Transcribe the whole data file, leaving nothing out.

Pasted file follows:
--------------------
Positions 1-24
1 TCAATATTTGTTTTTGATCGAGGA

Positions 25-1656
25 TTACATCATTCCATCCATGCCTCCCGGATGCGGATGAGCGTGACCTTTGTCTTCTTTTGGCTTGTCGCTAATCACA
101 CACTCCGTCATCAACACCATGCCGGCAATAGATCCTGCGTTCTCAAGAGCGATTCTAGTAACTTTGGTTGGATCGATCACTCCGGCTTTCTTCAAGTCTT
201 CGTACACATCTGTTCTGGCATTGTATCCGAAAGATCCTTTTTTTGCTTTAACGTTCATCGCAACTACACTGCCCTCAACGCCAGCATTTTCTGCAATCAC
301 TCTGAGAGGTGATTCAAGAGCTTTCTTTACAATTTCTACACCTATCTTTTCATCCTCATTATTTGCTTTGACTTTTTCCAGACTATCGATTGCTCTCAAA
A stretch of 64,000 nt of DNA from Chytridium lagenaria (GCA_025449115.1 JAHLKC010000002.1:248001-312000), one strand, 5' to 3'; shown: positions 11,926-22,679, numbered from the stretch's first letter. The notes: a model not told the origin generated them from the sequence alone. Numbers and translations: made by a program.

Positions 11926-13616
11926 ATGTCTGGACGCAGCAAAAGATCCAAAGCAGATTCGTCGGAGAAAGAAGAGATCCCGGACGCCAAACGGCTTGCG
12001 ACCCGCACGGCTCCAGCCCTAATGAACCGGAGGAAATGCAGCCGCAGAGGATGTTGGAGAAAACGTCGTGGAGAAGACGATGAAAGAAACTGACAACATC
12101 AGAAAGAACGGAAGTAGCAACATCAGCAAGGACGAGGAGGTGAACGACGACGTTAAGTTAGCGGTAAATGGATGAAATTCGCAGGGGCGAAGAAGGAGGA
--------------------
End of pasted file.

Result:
Positions 1-24
1 TCAATATTTGTTTTTGATCGAGGA

Positions 25-1656
25 TTACATCATTCCATCCATGCCTCCCGGATGCGGATGAGCGTGACCTTTGTCTTCTTTTGGCTTGTCGCTAATCACA
101 CACTCCGTCATCAACACCATGCCGGCAATAGATCCTGCGTTCTCAAGAGCGATTCTAGTAACTTTGGTTGGATCGATCACTCCGGCTTTCTTCAAGTCTT
201 CGTACACATCTGTTCTGGCATTGTATCCGAAAGATCCTTTTTTTGCTTTAACGTTCATCGCAACTACACTGCCCTCAACGCCAGCATTTTCTGCAATCAC
301 TCTGAGAGGTGATTCAAGAGCTTTCTTTACAATTTCTACACCTATCTTTTCATCCTCATTATTTGCTTTGACTTTTTCCAGACTATCGATTGCTCTCAAA
A stretch of 64,000 nt of DNA from Chytridium lagenaria (GCA_025449115.1 JAHLKC010000002.1:248001-312000), one strand, 5' to 3'; shown: positions 11,926-22,679, numbered from the stretch's first letter. The notes: a model not told the origin generated them from the sequence alone. Numbers and translations: made by a program.

Positions 11926-13616
11926 ATGTCTGGACGCAGCAAAAGATCCAAAGCAGATTCGTCGGAGAAAGAAGAGATCCCGGACGCCAAACGGCTTGCG
12001 ACCCGCACGGCTCCAGCCCTAATGAACCGGAGGAAATGCAGCCGCAGAGGATGTTGGAGAAAACGTCGTGGAGAAGACGATGAAAGAAACTGACAACATC
12101 AGAAAGAACGGAAGTAGCAACATCAGCAAGGACGAGGAGGTGAACGACGACGTTAAGTTAGCGGTAAATGGATGAAATTCGCAGGGGCGAAGAAGGAGGA